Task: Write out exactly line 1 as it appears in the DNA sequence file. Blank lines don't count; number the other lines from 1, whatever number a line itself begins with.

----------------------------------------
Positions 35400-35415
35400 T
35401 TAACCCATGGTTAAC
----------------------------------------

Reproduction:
Positions 35400-35415